You may be familiar with the phrase, “the Golden Age of Television.” It is being used to describe the proliferation of high-quality television shows across broadcast, cable, satellite, and streaming platforms that we currently enjoy. We all have at least one must-watch series that we cannot miss, and we recognize that television and film entertain, educate, and inspire.

Video content can be powerful. According to Forrester Research, employees are 75% more likely to watch a video than to read documents, emails, or online articles, and studies have shown that adding video to a presentation or educational program can improve the ability to recall concepts and details. Viewers retain 95% of a message when it is presented in video format compared to 10% when the same material is presented as text.

Have you considered how your organization uses video content? Is your organization using the power of media in the workplace to teach, reward, and cultivate connection? If you aren’t using video content now, there are many great reasons to start, and if you have already started using video content, make sure you’re using it the right way.

Prevalence of Video Content in the Workplace

For those who think film and television have no place in the workplace, think again. Where there are screens there is content, and screens aren’t limited to televisions. According to a survey by, 51% of employees are engaging with video content during work hours. These screens may already be playing “Friends” during lunch hour—use that you may not have been aware of.

Many organizations are already using video content unknowingly. Others encourage the intentional use of video content to support employee programs, for example, a company-wide screening of an impactful film for Hispanic Heritage Month. In either scenario, copyright compliance is the first step to protect your organization and foster creativity.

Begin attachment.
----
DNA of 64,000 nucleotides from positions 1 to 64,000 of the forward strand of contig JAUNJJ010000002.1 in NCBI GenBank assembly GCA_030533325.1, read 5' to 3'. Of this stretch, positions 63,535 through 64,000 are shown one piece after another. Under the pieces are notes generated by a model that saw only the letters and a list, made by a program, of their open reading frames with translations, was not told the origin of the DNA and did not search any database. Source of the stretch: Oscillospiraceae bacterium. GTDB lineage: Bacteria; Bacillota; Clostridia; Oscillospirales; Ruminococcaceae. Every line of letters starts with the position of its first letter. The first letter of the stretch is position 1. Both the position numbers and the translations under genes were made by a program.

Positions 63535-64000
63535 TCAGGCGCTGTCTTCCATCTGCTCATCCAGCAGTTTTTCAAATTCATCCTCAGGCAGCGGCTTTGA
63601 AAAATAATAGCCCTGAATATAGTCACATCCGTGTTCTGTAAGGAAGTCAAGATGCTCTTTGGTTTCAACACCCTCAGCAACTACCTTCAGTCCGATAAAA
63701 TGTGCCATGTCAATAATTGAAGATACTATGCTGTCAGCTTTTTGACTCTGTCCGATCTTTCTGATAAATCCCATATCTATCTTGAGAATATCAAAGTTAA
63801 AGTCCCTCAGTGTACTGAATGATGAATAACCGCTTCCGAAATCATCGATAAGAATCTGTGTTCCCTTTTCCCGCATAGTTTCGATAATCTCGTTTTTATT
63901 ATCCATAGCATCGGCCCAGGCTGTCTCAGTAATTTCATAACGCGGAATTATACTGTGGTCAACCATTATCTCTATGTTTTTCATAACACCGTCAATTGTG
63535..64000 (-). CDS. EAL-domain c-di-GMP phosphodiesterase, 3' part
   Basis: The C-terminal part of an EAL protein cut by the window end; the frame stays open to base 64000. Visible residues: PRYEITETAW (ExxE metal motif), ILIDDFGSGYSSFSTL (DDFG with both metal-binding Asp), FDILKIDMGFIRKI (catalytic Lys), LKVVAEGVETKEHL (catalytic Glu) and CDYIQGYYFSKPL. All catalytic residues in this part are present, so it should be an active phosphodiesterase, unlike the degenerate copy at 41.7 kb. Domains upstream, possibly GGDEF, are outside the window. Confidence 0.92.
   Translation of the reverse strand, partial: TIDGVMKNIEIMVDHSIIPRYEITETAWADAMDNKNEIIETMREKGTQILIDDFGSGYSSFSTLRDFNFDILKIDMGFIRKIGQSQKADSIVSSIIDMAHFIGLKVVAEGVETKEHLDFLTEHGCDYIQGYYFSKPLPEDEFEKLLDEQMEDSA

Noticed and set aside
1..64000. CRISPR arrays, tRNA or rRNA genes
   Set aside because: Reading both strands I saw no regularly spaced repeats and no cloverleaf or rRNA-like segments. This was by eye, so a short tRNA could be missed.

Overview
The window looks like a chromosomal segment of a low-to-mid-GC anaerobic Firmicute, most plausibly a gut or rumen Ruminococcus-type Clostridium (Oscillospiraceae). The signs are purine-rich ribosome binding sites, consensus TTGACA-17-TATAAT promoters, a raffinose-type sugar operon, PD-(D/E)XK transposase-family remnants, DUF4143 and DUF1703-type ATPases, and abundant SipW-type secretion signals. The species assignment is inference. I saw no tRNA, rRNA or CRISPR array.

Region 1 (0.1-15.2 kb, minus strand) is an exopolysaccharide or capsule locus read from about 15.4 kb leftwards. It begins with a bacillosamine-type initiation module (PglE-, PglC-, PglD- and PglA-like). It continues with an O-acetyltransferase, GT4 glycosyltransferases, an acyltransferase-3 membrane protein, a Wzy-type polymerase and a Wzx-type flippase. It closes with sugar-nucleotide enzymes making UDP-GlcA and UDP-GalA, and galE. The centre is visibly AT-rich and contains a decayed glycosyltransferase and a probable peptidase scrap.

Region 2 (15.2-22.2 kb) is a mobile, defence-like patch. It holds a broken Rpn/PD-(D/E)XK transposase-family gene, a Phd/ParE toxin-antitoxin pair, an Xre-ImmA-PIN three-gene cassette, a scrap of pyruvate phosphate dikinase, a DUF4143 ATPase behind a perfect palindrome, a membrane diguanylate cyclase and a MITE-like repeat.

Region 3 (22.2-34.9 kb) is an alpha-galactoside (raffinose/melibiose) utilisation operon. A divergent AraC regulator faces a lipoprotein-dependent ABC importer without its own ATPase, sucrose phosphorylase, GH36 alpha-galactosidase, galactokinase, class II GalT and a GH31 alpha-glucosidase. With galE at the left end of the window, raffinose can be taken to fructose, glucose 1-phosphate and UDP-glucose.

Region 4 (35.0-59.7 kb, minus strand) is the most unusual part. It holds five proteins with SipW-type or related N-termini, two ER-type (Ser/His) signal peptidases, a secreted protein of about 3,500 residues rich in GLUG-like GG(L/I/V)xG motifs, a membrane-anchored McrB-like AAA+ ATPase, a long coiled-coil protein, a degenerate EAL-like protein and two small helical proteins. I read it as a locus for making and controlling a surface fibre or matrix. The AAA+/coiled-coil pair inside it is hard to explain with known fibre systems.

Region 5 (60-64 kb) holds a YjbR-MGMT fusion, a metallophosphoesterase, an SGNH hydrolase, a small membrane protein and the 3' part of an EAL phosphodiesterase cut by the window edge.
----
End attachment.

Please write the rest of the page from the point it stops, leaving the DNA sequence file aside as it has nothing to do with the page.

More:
What is a Public Performance License? (And Do Businesses Need Them?)

If your organization is playing copyrighted video content, you probably need a public performance license. The U.S. Copyright Act of 1976 protects creativity and provides guidelines for compliance by giving copyright owners exclusive rights—including the right to publicly exhibit their content. For everyone else, a public performance license from the rightsholder is required to publicly display broadcast, cable, or satellite television; DVD or Blu-ray; and downloaded or streamed content.

It can be challenging to control what video content employees are accessing in the workplace, but nearly all displays of film and television content in the workplace will require a public performance license. Televisions in break rooms, waiting rooms, and lobbies, and even organization computers, can be a liability, and the organization may be liable as a direct or contributory infringer for allowing unlicensed exhibitions to occur. Failure to comply with copyright can result in statutory damages from $750 to $150,000 per infringing use, plus court costs and attorney fees. At a minimum, short of monitoring all use of film and television within the organization, a public performance license should be secured to protect your organization from copyright infringement risk whether you plan to sponsor screenings or just want legal peace of mind for employee activities.

With a public performance license in place, the real fun can begin. There are endless ways to incorporate film and television for memorable meetings, training, employee groups, and more.

  • Plan events around powerful films and use them to foster meaningful discussion about diversity and inclusion
  • Enhance an employee recognition dinner by playing ambient movies in the background
  • Make a lobby more inviting by playing curated content
  • Support a keynote speech with an ice-breaking video lead-in

Video content can be found throughout every type of organization. Protect your organization and unleash creativity with a public performance license in place before you press “play.”


Author: Brian Novy

Brian Novy is the Vice President of Licensing at MPLC, an entertainment company based in Los Angeles, California. In his spare time, Brian enjoys hiking, adding to his vinyl collection, and spending time with his pug. You can learn more about MPLC and its public performance license, the Umbrella License, by visiting
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